Hold Back The River with me while Gary Neville played gui­tar. Wayne’s a won­der­ful, won­der­ful bloke who likes to sing and loves mu­sic. Gary was wicked. Bless him, he was so ner­vous. To see Gary Neville shak­ing is hum­bling cos he’s done so much on the pitch. I just tried to of­fer him re­as­sur­ance and re­in­force­ment. And I gave him my gui­tar be­cause his wasn’t up to it. Sorry, Gary. It was a great gui­tar but we plugged it in and it made all these dodgy noises. Pelé was there too. He was very cool. Meet­ing him and see­ing him so ex­cited about mu­sic was amazing. There were a few peo­ple there to meet him but he just pushed through the crowd – and he’s got guys to help him walk be­cause you can’t imag­ine what his legs have been through with op­po­nents try­ing to kick him off the pitch – and said, ‘I loved your mu­sic.’ Shame about the re­sults at Euro 2016 though. Do I ac­cept any re­spon­si­bil­ity? I sup­pose I have to. Maybe the tunes I played for the squad weren’t up­lift­ing enough…”


“The ab­so­lute high­light of the year has been the sheer amount of tour­ing I’ve done [ 18 coun­tries in nine months], see­ing how dif­fer­ent au­di­ences are in dif­fer­ent places. In Osaka, they’re crazy re­spect­ful, giv­ing you ev­ery ounce of si­lence they can. In parts of Mid­dle Amer­ica they just de­vote them­selves to the night – they’ve prob­a­bly

“Wayne Rooney sang Hold Back The River with me while Gary Neville played gui­tar. Wayne’s a won­der­ful, won­der­ful bloke.”

taken the next day off work and are up for a party. If you think you’re on Cloud Nine, fans like that can put you on Cloud 10. I’ve also played venues I al­ways used to think “one day” about. Ra­dio City Mu­sic Hall in New York – the first real fan­tasy step on the lad­der in that town. At sound­check, the room swal­lows you. It’s like stand­ing at the foot of a break­ing tidal wave. I’ve started writ­ing for the next al­bum and play­ing live makes you think about the songs. The live show can’t help but be more rau­cous than the first al­bum [ Chaos And The Calm]. There will be del­i­cate stuff on the next one but there will be rau­cous stuff too – I want the tidal wave to be big­ger, even more over­whelm­ing. I want to come at it with some­thing big­ger and stronger and cre­ate a mas­sive crash.”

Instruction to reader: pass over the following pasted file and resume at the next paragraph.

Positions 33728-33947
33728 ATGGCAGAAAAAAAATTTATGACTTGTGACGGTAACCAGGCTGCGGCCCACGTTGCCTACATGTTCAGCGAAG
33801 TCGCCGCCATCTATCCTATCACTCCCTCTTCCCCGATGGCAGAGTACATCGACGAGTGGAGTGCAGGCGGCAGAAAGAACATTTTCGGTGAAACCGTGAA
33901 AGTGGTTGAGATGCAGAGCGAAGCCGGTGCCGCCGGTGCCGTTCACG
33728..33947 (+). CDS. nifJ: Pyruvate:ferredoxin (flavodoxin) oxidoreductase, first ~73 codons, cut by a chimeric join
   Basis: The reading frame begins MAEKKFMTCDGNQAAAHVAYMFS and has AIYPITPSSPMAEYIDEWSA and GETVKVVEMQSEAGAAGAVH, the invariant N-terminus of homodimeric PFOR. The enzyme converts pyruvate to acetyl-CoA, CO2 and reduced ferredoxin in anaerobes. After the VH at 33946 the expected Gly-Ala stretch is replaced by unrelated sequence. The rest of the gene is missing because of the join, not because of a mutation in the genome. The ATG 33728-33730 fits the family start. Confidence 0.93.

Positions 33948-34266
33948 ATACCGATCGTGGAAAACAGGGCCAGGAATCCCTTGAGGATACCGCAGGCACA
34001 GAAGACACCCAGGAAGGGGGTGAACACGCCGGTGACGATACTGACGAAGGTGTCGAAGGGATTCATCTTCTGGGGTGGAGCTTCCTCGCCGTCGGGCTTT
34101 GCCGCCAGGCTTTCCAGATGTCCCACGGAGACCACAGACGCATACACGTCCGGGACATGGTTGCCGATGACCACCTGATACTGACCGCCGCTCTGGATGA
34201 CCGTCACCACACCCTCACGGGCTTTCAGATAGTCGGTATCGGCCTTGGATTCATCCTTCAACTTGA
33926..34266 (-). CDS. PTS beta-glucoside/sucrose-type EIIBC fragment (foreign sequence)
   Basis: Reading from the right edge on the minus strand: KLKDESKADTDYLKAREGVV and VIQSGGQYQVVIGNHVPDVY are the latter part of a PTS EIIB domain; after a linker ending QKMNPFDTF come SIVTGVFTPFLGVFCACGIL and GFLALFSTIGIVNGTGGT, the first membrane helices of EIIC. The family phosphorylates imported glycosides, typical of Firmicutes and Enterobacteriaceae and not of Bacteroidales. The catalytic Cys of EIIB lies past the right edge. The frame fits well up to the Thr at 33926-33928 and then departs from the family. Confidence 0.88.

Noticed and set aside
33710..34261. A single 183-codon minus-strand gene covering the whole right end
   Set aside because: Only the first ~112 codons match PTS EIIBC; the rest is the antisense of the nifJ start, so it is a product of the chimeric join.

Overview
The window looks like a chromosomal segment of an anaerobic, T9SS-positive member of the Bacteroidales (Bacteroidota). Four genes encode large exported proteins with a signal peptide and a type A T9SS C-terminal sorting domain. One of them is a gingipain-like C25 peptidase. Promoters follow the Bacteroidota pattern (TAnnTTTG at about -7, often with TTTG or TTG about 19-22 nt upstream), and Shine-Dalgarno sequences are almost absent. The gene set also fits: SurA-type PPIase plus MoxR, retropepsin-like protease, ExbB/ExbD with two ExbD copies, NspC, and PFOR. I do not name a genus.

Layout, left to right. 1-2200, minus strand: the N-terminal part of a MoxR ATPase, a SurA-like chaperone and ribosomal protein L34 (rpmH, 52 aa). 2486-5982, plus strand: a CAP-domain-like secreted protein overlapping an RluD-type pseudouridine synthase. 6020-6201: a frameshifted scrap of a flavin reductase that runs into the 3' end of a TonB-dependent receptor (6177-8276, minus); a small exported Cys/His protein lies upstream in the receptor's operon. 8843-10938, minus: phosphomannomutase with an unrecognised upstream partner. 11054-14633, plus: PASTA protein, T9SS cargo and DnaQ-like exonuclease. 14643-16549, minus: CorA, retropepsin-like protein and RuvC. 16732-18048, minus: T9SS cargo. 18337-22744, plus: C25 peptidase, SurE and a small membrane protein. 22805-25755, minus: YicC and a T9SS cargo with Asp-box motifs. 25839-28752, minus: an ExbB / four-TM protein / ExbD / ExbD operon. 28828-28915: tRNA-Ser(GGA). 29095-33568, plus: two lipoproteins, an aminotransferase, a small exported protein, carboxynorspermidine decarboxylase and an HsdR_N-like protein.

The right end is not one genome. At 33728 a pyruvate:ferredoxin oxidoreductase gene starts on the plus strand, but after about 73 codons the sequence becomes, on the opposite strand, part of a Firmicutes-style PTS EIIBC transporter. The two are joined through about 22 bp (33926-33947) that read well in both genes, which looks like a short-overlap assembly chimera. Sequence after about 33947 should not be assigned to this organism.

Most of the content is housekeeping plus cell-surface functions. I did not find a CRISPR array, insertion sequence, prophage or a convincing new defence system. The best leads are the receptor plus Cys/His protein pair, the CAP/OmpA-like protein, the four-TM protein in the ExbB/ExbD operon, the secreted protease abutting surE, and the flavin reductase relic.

“The tour­bus – wow, what a ride. When you grow up watch­ing The Last Waltz, see­ing peo­ple who re­ally toured hard, and then to feel like it’s hap­pen­ing to you, it’s a to­tal dream. There’s no way of not mak­ing that cheesy. I don’t want short cuts or to get into as many ho­tels as I can, I’d rather sit on the bus for 17 hours and watch the land­scape. We fin­ished this tour in Kansas City [ in Oc­to­ber] and had to drive to New York at 2am. We stopped by the high­way so me and my gui­tar tech could watch the sun come up – we hadn’t seen it come up the whole tour. It was freez­ing but pretty ro­man­tic and summed up how in­cred­i­ble it’s been to live with the guys [ his band and crew] for two years. “You build a fam­ily on the road. At the end of the tour, they bought me a 1964 Gib­son SG gui­tar – they sup­pos­edly have the great­est necks Gib­son ever made. Bit geeky but… It’s out of this world. A real hairs-on-my-arms-stand­ing-up mo­ment. It just shows the re­la­tion­ship we have as a team. How do I stay sane on a tour­bus for two years? Pulling the cur­tains and hav­ing my own space for five min­utes. Noise-can­celling head­phones. Play­ing FIFA [ foot­ball video game] to be sep­a­rated from mu­sic – I’m a bit ad­dicted.”

On a rare week off, Bay needs to fin­ish un­pack­ing af­ter re­cently buy­ing a house. He drains his tea and, in a re­ver­sal of usual celebrity dis­guises, steps out into the busy street hat­less – con­fi­dent no one will recog­nise him with­out his usual head­gear. “It’s very con­ve­nient,” he says, strid­ing away still on Cloud 10.

Sweet ’ 16: Bay per­forms with Justin Bieber at the Brits, Fe­bru­ary, 2016; ( be­low) Kevin “Bay-con” chan­nels the Q Award winner.

On the road again: play­ing the Coachella fes­ti­val, Cal­i­for­nia, 23 April, 2016. “Can I have my hat back, Wayne?”: (above) Bay with closet singer Rooney; (left) road­test­ing the “out of this world” Gib­son gui­tar his road crew gave him.